While many consultancies get by with one, BDG McColl has two and SAS Design didn’t have one at all for three years. The object in question is managing directors. But it’s not the only senior role that groups choose to tackle in various ways.
The business of running a design group seems, for many founders, to go against the grain – they’d much rather be creating than managing. Yet good design work alone doesn’t spell success.
When it comes to the optimal managerial mix, it’s about functions rather than roles, according to management consultant David Jebb. He divides them into four: creativity and production; finance; sales and marketing; and general management, including administration. ‘However big the company is, these four functions have to be covered,’ he says.
Unsurprisingly, most consultancies are good enough at keeping their eye on creativity and production. Until too many staff come on board, general management tends to look after itself. Sales and marketing can get neglected, particularly when there’s enough work coming through the door. And trying to promote yourself when times are hard is an uphill struggle.
It’s the financial side, however, that often takes a back seat – and that’s at the consultancy’s peril. ‘Design consultancies are less inclined to be very commercial in their outlook,’ says Jebb. ‘They think seeing the accountant once every six months is sufficient. Without having someone book-keeping, they are flying blind.’
But the main message is that different managerial arrangements work for different sorts of companies, at different times of their development. These case studies profile four businesses, each with their own approach to brewing the management blend.
When BDG McColl hived off its retail and leisure arm to sister consultancy Enterprise IG, and lost its architecture division, a number of faces at the top of the business changed. And as a consequence, two managing directors were appointed to the 35-strong group: Gill Parker and Phil Hutchinson, formerly marketing director and creative director respectively. In this new line-up, Parker focuses on the commercial side (that is business and marketing) and Hutchinson on the creative aspects. They share the general management of the studio and a commercial manager reports to Parker. All senior staff are involved with new business development. ‘Having joint managing directors gives us a good business foundation,’ according to Parker. Hutchinson adds, ‘It emphasises the balance between commercial matters and design, with clients seeing the two elements being offered on an equal footing.’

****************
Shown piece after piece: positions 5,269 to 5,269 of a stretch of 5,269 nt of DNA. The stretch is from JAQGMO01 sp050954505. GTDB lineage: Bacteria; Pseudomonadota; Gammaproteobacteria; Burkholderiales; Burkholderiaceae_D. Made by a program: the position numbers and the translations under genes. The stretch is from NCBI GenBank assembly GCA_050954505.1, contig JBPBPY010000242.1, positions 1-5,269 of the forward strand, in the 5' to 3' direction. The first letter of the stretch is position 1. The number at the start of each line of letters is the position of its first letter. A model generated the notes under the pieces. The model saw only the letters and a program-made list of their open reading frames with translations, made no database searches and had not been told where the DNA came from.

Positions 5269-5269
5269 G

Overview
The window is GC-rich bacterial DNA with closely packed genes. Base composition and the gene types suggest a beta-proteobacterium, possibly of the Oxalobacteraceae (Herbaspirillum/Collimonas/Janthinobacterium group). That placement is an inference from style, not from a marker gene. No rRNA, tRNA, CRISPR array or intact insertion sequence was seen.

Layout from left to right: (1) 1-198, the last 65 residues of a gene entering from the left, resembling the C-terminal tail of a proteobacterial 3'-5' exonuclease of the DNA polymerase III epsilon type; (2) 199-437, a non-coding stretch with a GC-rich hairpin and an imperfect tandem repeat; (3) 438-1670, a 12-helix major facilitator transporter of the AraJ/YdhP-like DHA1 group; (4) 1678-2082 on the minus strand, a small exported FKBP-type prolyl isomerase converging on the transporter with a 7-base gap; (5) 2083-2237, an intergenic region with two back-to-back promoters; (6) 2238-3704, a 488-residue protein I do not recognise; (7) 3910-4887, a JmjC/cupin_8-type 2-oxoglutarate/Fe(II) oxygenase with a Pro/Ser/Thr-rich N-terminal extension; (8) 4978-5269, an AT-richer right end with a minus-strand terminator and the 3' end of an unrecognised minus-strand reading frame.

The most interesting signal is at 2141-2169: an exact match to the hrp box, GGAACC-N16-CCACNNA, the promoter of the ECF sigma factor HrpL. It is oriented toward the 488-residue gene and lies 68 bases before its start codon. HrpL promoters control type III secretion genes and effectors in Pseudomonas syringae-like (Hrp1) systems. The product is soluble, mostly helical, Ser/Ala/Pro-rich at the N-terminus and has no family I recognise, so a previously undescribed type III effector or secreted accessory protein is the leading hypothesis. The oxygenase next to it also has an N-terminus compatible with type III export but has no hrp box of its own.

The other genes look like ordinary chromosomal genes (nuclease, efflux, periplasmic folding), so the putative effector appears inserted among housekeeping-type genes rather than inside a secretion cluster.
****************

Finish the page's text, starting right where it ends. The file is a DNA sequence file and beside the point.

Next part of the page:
Identity consultancy Venture 3 was started by three ex-Wolff Olins employees in 1999. It tries to outsource everything that’s not brand work, from IT support to finance and accounting. Only one person, the business manager, is a non-billable overhead. The bosses are in contact with the finance person at least once a week. ‘We are trying to think as creatively about how we manage the business as we think about our work,’ says co-founder Philip Orwell. As the engine of the business, creativity and production is driven by the three principals – Orwell, Michael Zur-Szpiro and Paul Townsin. New business is the responsibility of the whole team rather than a dedicated person. Admin is overseen by the business manager and Orwell, who admits general management is their lowest priority. ‘We run quite smoothly, but any organisation has happened accidentally,’ he says. The whole team works on each project, which is fine when projects are few and big, but less manageable when they are busy with several smaller jobs. He questions whether this set-up is sustainable indefinitely. ‘We plan to adapt things because we need more of a structure,’ he says.
Ben Parker and Paul Austin spun off from North to create graphics duo MadeThought two years ago. Both are designers, so creativity and production is a joint effort. ‘We brainstorm each project, then one person leads,’ says Parker. Being so busy has meant sales and marketing gets neglected. The two awards MadeThought has won were entered by printers. The division of labour is influenced by personality, so day-to-day invoicing falls to Parker, as he’s more organised than Austin. The pair have recently invested in a book-keeper, who comes in once a month. General management will fall on either of their shoulders, depending on who finds the problem. ‘If we are going to move forward, we need to start shifting responsibility to other people,’ says Parker.
Stocks Austin Sice set up in 1989. At that time, Jeremy Sice was handling business, marketing and client issues, and Nick Austin and David Stocks were design-focused. As the consultancy grew, Sice headed up business development and finance, worked as account director on certain projects and dealt with general management. ‘When we got to 20 people we felt we needed to reassess to take it to its next stage,’ says Sice. So a non-executive director was introduced and a head of finance recruited. When Sice left in 1999, the remaining two founders divided up his functions, effectively sharing the role of managing director. But this meant Stocks and Austin were less able to concentrate on what they do best – designing. Sice returned at their request as managing director earlier this year (DW 1 August). There are now people heading up business development, finance and sales and marketing at the 30-strong group. ‘The area that’s needed most attention is the way the business markets itself,’ says Sice, and that’s his job.